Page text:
Celebrating 140 Years: 1923-1932, Decade of Glory, Giving and Ghosts
Yes, the Stetson had a big-time football program. Did you know that in 1923 the Hatters squared off against the Gators? Stetson was on the exact same playing field — literally and figuratively — as the University of Florida for decades before disbanding the football program in 1956 (and reviving it in 2013). The program dates all the way back to 1901.
In 1923, The Hatters lost that game to Florida, 26-0, but in 1927 they finished the season 6-0-1, including wins over Auburn University and the University of Miami. The Hatters, in fact, were victorious in each of their four games against Miami during the decade — by a cumulative score of 82 points to 6. For the record, the Hatters have participated in one bowl game, the 1952 Tangerine Bowl — winning 35-20 over Arkansas State.
Let’s stamp this decade with “Stetson Staying Power.” In 1929, the Great Depression hit Stetson just as hard as it had other institutions nationwide. Yet, the university’s murky financial picture of that day serves to showcase a fundraising strength that today shines brightest.
Because of the Great Depression, John B. Stetson Jr. — who followed in his parents’ footsteps as a generous donor — could no longer be counted on for significant funding help at Stetson. Nonetheless, his philanthropy, along with his family’s, left an indelible mark of giving that remains intact. During the 2022 fiscal year, Stetson raised $52.2 million, a record for giving that this year was eclipsed. For the 2023 fiscal year, which ended June 30, Stetson raised $65 million for student scholarships, renovations and other areas across the institution. (Note: Approximately 75% of the funds raised during the two record-setting years will go to student scholarships today and tomorrow.)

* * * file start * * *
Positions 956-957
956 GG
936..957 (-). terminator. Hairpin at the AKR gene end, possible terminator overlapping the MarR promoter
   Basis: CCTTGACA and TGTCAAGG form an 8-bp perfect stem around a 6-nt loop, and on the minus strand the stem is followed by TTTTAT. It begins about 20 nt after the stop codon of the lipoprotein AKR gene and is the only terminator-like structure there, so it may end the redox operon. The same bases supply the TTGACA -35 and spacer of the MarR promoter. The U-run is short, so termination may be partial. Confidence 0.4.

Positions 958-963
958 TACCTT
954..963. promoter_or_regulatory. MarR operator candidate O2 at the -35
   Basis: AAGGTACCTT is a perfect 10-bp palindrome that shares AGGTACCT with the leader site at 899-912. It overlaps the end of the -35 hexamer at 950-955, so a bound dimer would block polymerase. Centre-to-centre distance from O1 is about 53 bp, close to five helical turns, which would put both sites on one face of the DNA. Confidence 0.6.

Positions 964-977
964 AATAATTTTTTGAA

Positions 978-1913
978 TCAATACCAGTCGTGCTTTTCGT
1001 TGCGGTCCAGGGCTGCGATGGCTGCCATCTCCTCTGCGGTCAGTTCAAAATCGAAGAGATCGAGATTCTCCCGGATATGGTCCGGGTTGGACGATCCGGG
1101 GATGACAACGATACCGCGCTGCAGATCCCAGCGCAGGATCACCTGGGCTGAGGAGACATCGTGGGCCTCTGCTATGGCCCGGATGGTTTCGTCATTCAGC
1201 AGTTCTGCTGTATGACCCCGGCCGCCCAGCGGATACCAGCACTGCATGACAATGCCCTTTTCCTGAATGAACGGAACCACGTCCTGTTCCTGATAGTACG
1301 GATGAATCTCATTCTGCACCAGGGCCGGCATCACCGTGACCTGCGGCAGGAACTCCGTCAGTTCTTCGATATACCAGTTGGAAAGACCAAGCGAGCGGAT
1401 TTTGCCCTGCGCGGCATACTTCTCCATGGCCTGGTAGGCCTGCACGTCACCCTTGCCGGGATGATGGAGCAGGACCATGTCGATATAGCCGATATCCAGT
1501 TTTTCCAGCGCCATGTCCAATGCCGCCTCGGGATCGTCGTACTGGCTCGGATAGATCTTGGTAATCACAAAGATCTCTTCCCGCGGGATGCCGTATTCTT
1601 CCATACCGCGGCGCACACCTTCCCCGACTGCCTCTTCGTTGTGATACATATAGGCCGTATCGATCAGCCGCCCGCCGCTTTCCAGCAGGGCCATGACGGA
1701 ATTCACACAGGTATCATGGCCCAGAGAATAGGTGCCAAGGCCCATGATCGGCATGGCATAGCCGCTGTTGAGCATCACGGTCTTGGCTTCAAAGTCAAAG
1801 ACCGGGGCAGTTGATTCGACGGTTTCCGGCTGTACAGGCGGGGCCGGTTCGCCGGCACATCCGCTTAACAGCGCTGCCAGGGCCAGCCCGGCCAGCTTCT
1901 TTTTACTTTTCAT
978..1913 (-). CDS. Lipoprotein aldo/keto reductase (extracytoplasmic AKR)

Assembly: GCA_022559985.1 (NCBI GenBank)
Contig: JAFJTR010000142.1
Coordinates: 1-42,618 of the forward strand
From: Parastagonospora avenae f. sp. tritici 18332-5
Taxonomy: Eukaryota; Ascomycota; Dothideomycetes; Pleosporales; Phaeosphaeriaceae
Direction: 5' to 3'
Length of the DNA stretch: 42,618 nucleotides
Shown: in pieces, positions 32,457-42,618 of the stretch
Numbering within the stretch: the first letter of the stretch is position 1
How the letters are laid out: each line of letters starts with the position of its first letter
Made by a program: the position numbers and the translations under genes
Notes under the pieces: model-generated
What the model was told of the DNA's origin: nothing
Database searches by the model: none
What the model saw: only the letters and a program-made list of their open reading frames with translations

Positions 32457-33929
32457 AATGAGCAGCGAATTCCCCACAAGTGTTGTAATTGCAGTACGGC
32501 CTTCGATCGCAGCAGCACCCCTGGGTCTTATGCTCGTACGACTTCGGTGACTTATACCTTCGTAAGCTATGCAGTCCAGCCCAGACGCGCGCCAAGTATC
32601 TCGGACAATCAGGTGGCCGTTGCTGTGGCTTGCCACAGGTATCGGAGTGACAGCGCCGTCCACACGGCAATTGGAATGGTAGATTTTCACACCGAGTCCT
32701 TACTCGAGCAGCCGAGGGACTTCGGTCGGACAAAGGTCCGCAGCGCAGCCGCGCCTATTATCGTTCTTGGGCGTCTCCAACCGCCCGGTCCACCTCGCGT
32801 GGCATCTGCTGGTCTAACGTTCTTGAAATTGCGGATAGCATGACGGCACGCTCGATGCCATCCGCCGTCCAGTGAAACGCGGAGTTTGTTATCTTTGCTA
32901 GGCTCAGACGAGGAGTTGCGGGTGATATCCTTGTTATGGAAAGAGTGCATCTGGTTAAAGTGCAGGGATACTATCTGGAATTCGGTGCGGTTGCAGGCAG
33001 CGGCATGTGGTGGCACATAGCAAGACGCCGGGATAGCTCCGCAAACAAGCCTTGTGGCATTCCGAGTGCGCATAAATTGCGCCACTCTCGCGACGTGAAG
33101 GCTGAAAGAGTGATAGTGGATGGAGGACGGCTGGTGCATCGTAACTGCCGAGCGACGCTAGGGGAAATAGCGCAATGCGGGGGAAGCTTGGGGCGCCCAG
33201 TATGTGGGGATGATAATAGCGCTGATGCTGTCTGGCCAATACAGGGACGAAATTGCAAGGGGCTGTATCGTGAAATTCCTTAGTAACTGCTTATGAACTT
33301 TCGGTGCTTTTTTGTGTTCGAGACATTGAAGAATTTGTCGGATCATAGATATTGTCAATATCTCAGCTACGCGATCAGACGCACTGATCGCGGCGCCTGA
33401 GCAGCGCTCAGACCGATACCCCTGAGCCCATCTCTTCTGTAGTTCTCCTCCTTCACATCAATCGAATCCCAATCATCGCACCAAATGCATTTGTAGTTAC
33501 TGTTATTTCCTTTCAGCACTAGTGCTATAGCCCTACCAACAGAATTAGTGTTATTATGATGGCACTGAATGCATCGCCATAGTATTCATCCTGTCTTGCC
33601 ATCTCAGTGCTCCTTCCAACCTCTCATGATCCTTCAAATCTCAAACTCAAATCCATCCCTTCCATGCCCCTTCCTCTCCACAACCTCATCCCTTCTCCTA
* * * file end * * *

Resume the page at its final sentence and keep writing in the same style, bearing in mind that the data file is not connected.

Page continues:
Talk about staying power — there’s Lincoln Hulley. He served as Stetson president from 1904 to 1934, making him the university’s longest tenured president. During his 30 years at the helm, the university was accredited, enrollments grew and the campus expanded. He oversaw the construction of Sampson Hall, Conrad Hall and Cummings Gymnasium, among other buildings.
A prolific poet, playwright and orator, Hulley was known to deliver stirring sermons, and he held two terms in the Florida State Senate, starting in 1918. And, in a sense, his presence at Stetson remains. He died in office in 1934 and is interred, with his wife, Eloise, in the Hulley crypt on campus.
If one wants a real ghost tale, consider Stover Theatre, built in 1930 to house the oldest collegiate theatrical company in the South. At first, the building was called Assembly Hall, because Florida churchmen complained about the university’s construction of a “theatre.” In 1938, it was renamed Stover Theatre to honor Irving Stover, PhD, a Stetson professor who was head of the speech department from 1908 to 1964. Stover died in 1965 and was rumored to haunt the building. By 2008, stage managers had established a tradition of communing with the spirit of Stover when alone in the dark of the theater. They did so sometimes to invite him to performances and other times to request his help.
Following 82 years of theater production and several renovations, the building was demolished in 2012 as part of a Campus Master Plan.
Learn more about Stetson’s 140-year anniversary and join in on the celebration throughout the fall.
-Michael Candelaria and Stetson University Archives